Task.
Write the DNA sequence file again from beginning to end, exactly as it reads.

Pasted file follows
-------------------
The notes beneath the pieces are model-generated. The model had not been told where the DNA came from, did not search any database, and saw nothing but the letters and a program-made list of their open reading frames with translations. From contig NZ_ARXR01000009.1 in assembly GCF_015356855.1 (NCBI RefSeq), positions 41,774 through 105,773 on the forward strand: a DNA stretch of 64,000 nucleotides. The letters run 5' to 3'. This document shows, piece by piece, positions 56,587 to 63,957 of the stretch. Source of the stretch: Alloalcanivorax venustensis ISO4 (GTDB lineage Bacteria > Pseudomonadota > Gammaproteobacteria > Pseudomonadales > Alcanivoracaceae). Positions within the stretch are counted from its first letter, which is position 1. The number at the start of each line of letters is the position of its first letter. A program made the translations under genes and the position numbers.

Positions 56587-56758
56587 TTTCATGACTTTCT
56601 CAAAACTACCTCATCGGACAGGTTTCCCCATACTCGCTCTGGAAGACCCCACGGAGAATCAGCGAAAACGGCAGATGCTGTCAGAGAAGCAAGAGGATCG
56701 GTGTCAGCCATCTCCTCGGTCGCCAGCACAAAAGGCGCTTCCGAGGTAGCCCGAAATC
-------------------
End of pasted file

The notes beneath the pieces are model-generated. The model had not been told where the DNA came from, did not search any database, and saw nothing but the letters and a program-made list of their open reading frames with translations. From contig NZ_ARXR01000009.1 in assembly GCF_015356855.1 (NCBI RefSeq), positions 41,774 through 105,773 on the forward strand: a DNA stretch of 64,000 nucleotides. The letters run 5' to 3'. This document shows, piece by piece, positions 56,587 to 63,957 of the stretch. Source of the stretch: Alloalcanivorax venustensis ISO4 (GTDB lineage Bacteria > Pseudomonadota > Gammaproteobacteria > Pseudomonadales > Alcanivoracaceae). Positions within the stretch are counted from its first letter, which is position 1. The number at the start of each line of letters is the position of its first letter. A program made the translations under genes and the position numbers.

Positions 56587-56758
56587 TTTCATGACTTTCT
56601 CAAAACTACCTCATCGGACAGGTTTCCCCATACTCGCTCTGGAAGACCCCACGGAGAATCAGCGAAAACGGCAGATGCTGTCAGAGAAGCAAGAGGATCG
56701 GTGTCAGCCATCTCCTCGGTCGCCAGCACAAAAGGCGCTTCCGAGGTAGCCCGAAATC